Through the Looking Glass Children's Book Reviews

Penny from Heaven

Penny from Heaven

Jennifer L. Holm
For ages 9 to 12
Random House, 2006   ISBN: 037583687X

Sometimes it is as if Penny belongs to two completely separate families. There is the one which includes Me-me, Pop-pop, and her mother. And then there is her dead father’s Italian family with Nonny and the numerous aunts, uncles and cousins. Her mother’s household is quiet and Me-me’s cooking is almost always atrocious. Nonny’s house is always bursting with people, loud noises, and the smell of delicious Italian food. They are two different worlds and Penny is stuck in the middle.

Penny is not at all sure that this summer of 1953 is going to be much fun. Her mother, who is very protective, won’t let her go to the pool or the movie theatre because she is afraid of the threat of polio. So Penny gets a job working in Uncle Ralphie’s store helping to keep the store organized and taking deliveries with her cousin Frankie. And then there are the days when Penny goes to Nonny’s house. She loves the music, the family, the food, and the wonderful atmosphere which pervades the house but she cannot help wishing that her two families could be brought together.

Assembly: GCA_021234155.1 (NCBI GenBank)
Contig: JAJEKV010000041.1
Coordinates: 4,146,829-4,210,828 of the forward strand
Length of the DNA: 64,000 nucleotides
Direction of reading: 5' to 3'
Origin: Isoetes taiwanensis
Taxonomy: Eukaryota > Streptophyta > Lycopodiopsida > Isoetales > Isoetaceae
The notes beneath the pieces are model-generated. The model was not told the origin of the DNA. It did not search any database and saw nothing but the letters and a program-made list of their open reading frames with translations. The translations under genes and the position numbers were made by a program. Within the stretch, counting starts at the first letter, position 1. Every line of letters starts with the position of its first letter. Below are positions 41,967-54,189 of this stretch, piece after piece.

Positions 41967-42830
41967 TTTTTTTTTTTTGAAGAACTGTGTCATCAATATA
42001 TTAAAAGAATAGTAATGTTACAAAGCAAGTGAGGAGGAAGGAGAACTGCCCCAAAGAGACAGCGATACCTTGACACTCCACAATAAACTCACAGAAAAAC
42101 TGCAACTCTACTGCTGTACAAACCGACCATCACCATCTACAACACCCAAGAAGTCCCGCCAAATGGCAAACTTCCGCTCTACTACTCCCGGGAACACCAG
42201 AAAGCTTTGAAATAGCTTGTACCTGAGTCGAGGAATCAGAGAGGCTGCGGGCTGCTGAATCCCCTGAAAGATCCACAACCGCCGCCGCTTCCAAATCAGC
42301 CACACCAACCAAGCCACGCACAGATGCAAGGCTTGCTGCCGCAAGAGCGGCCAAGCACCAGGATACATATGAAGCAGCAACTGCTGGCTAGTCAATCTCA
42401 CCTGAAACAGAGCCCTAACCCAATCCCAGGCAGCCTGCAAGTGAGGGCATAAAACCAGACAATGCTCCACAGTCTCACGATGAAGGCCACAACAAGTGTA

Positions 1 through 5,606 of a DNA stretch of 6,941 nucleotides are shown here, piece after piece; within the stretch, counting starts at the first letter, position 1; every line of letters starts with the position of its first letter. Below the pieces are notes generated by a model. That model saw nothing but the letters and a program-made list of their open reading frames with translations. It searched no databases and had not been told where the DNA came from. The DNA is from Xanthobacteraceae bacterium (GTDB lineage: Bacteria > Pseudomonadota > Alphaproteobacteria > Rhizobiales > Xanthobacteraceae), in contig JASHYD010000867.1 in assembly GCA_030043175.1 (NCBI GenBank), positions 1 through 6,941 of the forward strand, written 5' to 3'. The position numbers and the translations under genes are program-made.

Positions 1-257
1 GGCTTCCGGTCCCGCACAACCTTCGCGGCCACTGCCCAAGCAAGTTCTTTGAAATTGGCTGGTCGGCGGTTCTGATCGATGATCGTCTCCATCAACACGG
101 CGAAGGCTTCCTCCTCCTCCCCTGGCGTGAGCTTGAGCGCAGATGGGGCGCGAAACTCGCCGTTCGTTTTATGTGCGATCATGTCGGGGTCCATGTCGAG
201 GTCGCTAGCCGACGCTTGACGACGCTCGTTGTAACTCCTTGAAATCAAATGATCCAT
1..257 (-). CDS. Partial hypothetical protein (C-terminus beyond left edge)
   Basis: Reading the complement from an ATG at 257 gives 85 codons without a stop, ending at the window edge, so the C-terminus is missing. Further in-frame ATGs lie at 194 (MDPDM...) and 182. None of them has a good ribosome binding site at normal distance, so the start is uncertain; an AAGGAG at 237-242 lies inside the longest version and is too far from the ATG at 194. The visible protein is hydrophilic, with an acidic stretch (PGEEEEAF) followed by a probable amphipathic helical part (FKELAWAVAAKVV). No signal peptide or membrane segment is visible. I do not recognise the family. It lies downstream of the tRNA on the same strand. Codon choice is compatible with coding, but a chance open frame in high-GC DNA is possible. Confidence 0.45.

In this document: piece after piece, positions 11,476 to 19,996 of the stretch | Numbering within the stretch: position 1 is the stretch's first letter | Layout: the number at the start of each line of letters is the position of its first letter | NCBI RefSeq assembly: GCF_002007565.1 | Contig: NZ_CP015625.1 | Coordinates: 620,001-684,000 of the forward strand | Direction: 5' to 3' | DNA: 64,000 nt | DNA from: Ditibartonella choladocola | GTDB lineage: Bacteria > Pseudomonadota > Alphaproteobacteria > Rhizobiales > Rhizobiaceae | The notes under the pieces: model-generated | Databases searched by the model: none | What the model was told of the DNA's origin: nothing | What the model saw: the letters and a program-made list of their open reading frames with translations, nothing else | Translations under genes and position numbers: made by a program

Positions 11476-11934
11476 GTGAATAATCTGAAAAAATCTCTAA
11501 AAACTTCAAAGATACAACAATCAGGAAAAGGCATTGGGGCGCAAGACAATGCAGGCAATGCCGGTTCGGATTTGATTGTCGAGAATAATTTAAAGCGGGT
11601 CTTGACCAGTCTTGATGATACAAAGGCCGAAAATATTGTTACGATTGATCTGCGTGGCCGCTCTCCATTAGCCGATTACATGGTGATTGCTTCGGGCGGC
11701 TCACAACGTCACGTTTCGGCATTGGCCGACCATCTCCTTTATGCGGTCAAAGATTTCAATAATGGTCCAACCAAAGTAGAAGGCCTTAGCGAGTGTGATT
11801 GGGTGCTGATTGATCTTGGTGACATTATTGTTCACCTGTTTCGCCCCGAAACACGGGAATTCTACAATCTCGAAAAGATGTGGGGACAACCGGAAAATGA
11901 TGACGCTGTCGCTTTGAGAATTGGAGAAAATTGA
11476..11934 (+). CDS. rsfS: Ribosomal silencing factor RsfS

Then things start to go wrong. First her mother starts to date Mr. Mulligan the milkman. Penny decides to hate Mr. Mulligan and her behavior puts a big strain on her relationship with her mother. Then Penny is caught going to the pool and her furious mother grounds her. Finally, to add insult to injury, Penny’s dog Scarlett O’ Hara dies. Surely this summer cannot possibly get any worse? And yet it does and because it does Penny discovers some startling facts about her father’s death and why her uncle Dominic insists on living in a car.

Peppered with delightfully eccentric and colorful characters, this engrossing story is alternately poignant and funny. Readers will be given a very up close and personal view of what it was like to be an Italian-American in the 1950’s and they will discover, possibly for the first time, that the Japanese-Americans were not the only ones who were put in internment camps during WWII.

Based on the experiences of the author’s own family, this unique celebration of family life was awarded the Newbery Honor medal in 2007.